- Associated Press - Monday, December 22, 2014

RALEIGH, N.C. (AP) - Voting by people registered with no party surged in North Carolina during the midterm election and helped contribute to an overall increase in turnout compared to four years ago and likely to Thom Tillis’ narrow U.S. Senate victory.

Detailed voter data from the State Board of Elections for Nov. 4 showed the number of unaffiliated voters accounting for 63 percent of the more than 250,000 additional ballots cast this fall compared to the last midterm in 2010.

Bob Hall, executive director of the election reform group Democracy North Carolina said Monday that unaffiliated voters played a key role in helping Tillis, a Republican, defeat Democratic U.S. Sen. Kay Hagan by nearly 46,000 votes.

Almost 640,000 of the 2.9 million voters this fall were registered as unaffiliated, a one-third increase over 2010, according to the board data. Democrats saw a 4.5 percent increase and Republicans a 3.5 percent increase in overall participation.

The major “parties didn’t really grow their base of voters, and so the real growth came from unaffiliated voters,” Hall said. “So their decisions played an important role in who won.”

The number of unaffiliated voters - now almost 28 percent of the electorate - has grown dramatically during North Carolina’s population boom of the past two decades and as people become less devoted to established parties.

Overall turnout also grew from 43 percent in 2010 to 44 percent this year. Black voters (more than 21 percent of ballots cast) comprised more of the turnout and white voters (more than 74 percent) less of the turnout than four years ago, too.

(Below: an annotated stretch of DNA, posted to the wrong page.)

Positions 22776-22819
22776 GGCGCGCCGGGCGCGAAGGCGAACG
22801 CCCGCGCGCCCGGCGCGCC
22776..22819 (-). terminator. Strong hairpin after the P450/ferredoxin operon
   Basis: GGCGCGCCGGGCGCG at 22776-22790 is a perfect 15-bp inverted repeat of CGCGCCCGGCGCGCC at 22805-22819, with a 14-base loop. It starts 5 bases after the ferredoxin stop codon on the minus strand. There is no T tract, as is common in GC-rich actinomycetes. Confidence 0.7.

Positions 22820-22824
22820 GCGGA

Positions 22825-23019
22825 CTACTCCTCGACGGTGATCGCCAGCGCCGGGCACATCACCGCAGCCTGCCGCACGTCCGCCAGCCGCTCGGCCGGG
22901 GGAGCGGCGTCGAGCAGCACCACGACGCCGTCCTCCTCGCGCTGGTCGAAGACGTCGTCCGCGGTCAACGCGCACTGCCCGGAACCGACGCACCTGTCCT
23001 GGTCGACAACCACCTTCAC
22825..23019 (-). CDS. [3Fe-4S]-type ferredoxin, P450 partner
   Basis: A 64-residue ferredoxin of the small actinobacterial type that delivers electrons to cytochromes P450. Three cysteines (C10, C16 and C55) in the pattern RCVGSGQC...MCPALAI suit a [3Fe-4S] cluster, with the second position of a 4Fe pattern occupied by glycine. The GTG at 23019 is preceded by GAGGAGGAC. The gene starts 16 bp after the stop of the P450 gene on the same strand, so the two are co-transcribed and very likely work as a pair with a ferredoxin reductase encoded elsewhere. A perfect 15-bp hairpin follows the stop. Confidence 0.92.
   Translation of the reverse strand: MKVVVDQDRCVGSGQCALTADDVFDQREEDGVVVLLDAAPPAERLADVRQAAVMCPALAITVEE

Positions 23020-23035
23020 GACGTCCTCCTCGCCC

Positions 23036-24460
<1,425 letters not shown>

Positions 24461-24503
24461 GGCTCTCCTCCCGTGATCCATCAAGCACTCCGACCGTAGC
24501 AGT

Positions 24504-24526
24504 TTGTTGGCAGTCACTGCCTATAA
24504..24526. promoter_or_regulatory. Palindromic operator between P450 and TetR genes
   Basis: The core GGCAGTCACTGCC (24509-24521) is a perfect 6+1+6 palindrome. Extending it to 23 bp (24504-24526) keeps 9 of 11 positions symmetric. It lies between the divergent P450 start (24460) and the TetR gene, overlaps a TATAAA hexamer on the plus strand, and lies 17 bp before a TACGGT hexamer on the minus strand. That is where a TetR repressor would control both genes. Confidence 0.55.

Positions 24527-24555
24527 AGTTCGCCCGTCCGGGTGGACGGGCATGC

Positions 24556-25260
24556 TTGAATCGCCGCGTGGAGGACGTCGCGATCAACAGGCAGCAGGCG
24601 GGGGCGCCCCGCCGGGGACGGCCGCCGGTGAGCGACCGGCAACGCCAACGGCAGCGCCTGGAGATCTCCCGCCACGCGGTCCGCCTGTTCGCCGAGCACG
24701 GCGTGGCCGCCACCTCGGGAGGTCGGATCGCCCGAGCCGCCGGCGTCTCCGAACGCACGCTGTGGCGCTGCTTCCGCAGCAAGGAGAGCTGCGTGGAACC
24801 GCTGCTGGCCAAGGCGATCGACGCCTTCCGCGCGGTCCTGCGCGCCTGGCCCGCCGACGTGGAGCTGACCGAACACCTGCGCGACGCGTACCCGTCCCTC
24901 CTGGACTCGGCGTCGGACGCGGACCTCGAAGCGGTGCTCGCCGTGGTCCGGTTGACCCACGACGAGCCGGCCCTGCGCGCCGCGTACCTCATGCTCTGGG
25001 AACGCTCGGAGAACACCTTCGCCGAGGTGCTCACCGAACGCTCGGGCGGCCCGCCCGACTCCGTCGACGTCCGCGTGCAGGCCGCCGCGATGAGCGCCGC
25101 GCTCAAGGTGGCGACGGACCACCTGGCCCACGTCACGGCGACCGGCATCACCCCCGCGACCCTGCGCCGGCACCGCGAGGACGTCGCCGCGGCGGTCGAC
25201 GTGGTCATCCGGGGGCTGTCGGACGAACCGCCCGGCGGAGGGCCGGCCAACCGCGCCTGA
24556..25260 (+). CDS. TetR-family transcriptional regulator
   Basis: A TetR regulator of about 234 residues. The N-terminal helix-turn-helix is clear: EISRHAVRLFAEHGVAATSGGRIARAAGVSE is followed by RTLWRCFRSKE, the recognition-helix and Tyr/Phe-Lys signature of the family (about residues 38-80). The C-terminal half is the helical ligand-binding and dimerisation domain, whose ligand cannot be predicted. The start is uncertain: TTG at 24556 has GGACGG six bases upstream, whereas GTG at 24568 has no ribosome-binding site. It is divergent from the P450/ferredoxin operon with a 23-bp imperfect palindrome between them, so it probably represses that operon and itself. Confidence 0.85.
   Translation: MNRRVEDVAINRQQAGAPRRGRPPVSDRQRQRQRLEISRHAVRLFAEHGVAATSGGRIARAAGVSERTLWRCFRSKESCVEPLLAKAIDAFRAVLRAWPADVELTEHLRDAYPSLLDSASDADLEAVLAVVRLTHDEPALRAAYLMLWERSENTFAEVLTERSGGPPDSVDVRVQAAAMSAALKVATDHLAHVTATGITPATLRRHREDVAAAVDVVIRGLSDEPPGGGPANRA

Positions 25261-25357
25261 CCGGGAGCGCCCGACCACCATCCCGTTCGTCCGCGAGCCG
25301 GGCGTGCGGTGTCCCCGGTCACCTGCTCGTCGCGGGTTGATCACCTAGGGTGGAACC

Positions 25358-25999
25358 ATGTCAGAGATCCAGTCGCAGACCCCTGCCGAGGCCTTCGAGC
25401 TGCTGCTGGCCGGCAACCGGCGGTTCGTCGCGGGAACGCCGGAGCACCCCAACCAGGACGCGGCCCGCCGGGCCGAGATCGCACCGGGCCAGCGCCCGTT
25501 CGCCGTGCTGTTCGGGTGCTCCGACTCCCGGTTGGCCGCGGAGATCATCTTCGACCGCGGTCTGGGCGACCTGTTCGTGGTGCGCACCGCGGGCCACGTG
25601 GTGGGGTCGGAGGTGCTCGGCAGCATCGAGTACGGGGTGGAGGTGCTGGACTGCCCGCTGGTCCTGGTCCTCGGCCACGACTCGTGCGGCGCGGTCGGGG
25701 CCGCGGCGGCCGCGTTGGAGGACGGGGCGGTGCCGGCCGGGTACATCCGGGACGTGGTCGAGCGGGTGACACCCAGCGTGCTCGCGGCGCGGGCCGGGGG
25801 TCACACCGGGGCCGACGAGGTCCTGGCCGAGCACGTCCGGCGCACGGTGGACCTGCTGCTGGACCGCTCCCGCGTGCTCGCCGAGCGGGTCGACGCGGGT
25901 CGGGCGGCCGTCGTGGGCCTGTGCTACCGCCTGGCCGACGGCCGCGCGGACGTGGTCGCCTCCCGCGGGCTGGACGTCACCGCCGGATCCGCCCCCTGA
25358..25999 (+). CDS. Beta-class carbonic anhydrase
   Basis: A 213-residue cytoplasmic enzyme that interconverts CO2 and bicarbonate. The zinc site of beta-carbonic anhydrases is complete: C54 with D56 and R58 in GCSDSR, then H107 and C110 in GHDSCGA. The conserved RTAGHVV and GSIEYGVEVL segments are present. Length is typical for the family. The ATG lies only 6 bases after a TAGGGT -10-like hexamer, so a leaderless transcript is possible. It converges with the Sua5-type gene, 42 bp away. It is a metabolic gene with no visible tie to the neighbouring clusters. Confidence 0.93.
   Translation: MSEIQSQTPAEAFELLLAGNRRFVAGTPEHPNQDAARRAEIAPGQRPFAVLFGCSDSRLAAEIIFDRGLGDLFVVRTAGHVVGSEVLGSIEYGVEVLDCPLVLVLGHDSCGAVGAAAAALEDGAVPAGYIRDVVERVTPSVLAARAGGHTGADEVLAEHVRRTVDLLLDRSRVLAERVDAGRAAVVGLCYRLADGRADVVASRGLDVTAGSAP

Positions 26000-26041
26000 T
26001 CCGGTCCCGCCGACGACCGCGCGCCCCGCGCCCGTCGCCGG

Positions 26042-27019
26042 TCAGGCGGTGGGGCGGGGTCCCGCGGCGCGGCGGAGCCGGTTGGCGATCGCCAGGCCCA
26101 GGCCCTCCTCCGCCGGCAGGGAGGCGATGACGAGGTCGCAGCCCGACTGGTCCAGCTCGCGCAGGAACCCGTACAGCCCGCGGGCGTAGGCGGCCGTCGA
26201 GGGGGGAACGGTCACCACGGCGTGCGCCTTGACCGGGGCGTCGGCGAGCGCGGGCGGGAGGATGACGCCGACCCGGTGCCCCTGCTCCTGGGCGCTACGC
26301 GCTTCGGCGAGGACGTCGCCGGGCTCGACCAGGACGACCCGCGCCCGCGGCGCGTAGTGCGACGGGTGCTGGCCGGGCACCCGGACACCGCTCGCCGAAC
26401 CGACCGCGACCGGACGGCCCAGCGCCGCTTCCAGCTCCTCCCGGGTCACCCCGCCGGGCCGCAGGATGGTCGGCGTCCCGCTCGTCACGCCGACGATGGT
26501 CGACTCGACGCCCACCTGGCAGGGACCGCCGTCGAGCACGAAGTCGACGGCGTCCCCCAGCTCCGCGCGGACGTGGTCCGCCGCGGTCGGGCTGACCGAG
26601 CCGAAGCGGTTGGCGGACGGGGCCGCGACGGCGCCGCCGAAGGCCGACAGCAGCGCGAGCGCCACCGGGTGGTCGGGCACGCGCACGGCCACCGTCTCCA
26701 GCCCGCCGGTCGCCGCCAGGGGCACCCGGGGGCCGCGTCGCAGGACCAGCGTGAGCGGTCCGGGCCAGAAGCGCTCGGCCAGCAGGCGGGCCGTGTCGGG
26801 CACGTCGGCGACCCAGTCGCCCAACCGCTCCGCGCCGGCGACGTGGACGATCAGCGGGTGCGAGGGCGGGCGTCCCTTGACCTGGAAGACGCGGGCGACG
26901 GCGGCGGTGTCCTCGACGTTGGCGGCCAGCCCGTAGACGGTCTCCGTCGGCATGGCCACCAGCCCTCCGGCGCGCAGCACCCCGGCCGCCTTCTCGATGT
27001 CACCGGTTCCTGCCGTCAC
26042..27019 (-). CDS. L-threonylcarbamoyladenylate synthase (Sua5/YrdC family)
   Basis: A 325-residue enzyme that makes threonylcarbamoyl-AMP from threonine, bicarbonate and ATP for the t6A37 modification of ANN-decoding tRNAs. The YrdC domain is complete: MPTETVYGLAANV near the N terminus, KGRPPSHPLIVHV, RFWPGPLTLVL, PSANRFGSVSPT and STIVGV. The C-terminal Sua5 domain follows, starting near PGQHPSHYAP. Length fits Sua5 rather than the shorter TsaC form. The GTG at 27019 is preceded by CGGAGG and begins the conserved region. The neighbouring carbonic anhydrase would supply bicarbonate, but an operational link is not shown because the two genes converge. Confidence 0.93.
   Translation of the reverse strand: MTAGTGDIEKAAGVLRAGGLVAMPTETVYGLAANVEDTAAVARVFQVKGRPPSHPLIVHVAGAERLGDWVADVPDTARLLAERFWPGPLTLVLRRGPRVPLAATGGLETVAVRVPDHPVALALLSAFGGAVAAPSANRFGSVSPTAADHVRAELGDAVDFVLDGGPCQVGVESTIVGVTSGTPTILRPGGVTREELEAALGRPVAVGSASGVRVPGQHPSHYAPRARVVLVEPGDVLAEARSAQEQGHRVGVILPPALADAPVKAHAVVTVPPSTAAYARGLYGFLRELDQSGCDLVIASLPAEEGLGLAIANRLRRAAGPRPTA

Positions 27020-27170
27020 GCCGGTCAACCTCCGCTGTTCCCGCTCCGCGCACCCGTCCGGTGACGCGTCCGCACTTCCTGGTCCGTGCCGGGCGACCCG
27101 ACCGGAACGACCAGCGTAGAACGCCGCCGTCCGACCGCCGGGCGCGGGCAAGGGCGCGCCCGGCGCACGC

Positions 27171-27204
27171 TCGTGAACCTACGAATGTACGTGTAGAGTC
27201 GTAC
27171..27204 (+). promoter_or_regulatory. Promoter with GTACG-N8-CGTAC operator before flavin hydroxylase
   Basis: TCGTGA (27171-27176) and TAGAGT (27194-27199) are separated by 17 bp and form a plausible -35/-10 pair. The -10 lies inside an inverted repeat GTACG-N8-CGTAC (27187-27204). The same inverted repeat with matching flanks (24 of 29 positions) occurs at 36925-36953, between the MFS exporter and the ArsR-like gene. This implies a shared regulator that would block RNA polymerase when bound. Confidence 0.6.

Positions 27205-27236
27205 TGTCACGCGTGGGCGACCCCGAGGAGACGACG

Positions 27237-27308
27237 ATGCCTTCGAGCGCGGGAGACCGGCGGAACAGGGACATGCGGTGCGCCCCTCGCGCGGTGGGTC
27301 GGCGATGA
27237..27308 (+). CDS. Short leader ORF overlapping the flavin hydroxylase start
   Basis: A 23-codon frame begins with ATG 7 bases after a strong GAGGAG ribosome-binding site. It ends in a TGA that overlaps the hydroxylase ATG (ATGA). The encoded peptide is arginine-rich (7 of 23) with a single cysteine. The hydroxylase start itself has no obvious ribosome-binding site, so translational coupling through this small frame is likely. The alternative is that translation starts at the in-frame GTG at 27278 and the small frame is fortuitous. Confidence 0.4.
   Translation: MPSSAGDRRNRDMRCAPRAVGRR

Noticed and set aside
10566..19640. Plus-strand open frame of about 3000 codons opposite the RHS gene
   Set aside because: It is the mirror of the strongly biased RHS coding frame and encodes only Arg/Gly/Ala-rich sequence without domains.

The overall turnout increase came as North Carolina residents voted under new rules approved by the General Assembly in 2013 that reduced the number of early voting days from 17 to 10, eliminated same-day registration during the early-voting period and ended the practice of counting votes cast outside assigned precincts on Election Day.

Civil rights groups, the U.S. government and voters among others have challenged the law in federal court, arguing the provisions are making it more difficult for minority groups and older people to vote. A trial is scheduled next summer.

Conservatives argue the turnout numbers are proof new election laws did not harm participation.

“There was no significant ‘voter suppression’ in 2014,” wrote John Hood, chairman of the right-leaning John Locke Foundation. “The vast majority of voters who wanted to vote cast their ballots without incident.”

Hall disagrees, saying there’s evidence from poll monitors and calls to a hotline of long lines in more than a dozen counties on Election Day that discouraged people from sticking around to vote. And since more than 21,000 people registered to vote for the first time during early voting in 2010, it’s reasonable to suggest similar numbers would have used same-day registration in 2014, Hall said.

“A judge will have to determine whether the restrictions were burdensome on voters,” he said. A photo identification requirement to vote in person starting in 2016 also is being challenged in the lawsuits.

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